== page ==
During his career, Domenico Cimarosa probably composed about 70 operas. Except in very rare cases, Cimarosa prepared an introductory overture for all his works.

Cimarosa uses two musical structures in all of his overtures: the three-movement and the one-movement forms, the second often being introduced by a short lento section. Very rarely does Cimarosa also use a two-movement structure that is only a simplification of the three-movement cycle. The three-movement overtures, typical of the Neapolitan operatic tradition, and whose origin goes back to Alessandro Scarlatti, consist of a rapid first movement which Cimarosa introduces thematic episodes made up of quick rhythmical elements, generally assigned to the first violins (the second violins typically double this at the lower octave or play broken chord accompaniment patterns similar to an Alberti bass). The violas double the bassline (consisting of the violoncellos and double basses) at the octave or, on occasion, double the first violin part at the lower octave.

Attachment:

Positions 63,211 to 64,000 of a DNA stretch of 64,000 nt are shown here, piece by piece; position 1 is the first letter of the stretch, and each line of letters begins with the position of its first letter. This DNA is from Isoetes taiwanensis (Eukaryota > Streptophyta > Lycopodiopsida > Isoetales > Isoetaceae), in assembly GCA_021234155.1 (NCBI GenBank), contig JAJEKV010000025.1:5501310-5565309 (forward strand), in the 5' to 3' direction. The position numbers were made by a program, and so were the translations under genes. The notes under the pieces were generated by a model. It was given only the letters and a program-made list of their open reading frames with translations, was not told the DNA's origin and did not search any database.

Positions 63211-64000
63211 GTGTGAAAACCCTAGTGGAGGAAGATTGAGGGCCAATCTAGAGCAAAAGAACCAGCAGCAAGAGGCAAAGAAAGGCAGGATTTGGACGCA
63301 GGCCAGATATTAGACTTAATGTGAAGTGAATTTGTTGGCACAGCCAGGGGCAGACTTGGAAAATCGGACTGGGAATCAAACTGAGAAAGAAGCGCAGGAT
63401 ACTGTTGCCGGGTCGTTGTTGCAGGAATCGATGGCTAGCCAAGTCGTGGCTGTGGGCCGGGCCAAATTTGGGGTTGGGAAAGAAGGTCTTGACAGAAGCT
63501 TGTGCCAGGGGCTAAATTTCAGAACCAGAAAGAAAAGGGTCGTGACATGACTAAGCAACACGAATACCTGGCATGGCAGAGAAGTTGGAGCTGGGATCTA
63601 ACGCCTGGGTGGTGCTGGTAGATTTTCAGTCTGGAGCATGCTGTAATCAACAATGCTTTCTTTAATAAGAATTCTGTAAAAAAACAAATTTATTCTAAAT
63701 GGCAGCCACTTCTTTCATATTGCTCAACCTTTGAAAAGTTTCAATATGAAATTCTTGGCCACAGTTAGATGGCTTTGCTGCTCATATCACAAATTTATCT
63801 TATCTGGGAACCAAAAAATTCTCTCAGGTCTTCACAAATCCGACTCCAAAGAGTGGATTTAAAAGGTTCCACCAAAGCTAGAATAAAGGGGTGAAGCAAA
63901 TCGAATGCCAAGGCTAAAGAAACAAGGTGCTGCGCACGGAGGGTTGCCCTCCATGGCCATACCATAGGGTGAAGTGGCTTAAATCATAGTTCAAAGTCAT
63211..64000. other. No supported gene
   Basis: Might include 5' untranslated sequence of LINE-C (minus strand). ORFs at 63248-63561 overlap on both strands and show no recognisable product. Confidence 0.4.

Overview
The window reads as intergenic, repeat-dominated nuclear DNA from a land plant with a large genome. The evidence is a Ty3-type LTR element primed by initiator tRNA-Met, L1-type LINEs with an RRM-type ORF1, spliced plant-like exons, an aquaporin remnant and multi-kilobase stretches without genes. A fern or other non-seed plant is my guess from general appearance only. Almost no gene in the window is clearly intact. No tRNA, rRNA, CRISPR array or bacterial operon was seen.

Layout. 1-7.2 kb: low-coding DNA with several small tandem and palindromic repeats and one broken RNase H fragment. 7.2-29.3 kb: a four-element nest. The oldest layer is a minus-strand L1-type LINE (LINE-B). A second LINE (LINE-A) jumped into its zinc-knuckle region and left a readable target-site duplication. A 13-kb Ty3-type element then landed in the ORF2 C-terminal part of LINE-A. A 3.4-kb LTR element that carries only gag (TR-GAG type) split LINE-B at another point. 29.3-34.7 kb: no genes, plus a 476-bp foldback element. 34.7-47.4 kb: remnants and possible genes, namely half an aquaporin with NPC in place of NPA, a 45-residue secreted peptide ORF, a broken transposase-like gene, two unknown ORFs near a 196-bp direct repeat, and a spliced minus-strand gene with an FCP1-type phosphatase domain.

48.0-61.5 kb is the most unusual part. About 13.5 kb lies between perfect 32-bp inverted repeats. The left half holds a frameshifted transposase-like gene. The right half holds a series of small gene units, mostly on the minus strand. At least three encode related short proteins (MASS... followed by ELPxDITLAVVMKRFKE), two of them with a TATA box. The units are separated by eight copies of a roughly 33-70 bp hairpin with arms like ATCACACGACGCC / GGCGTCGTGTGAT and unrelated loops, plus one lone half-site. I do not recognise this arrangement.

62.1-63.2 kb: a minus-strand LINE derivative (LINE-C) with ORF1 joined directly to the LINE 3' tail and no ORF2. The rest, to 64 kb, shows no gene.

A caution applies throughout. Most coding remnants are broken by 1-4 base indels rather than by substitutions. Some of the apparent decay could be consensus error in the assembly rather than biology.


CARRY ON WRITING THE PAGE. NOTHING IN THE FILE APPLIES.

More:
Read the full introduction.

Showing: 1-16 of 39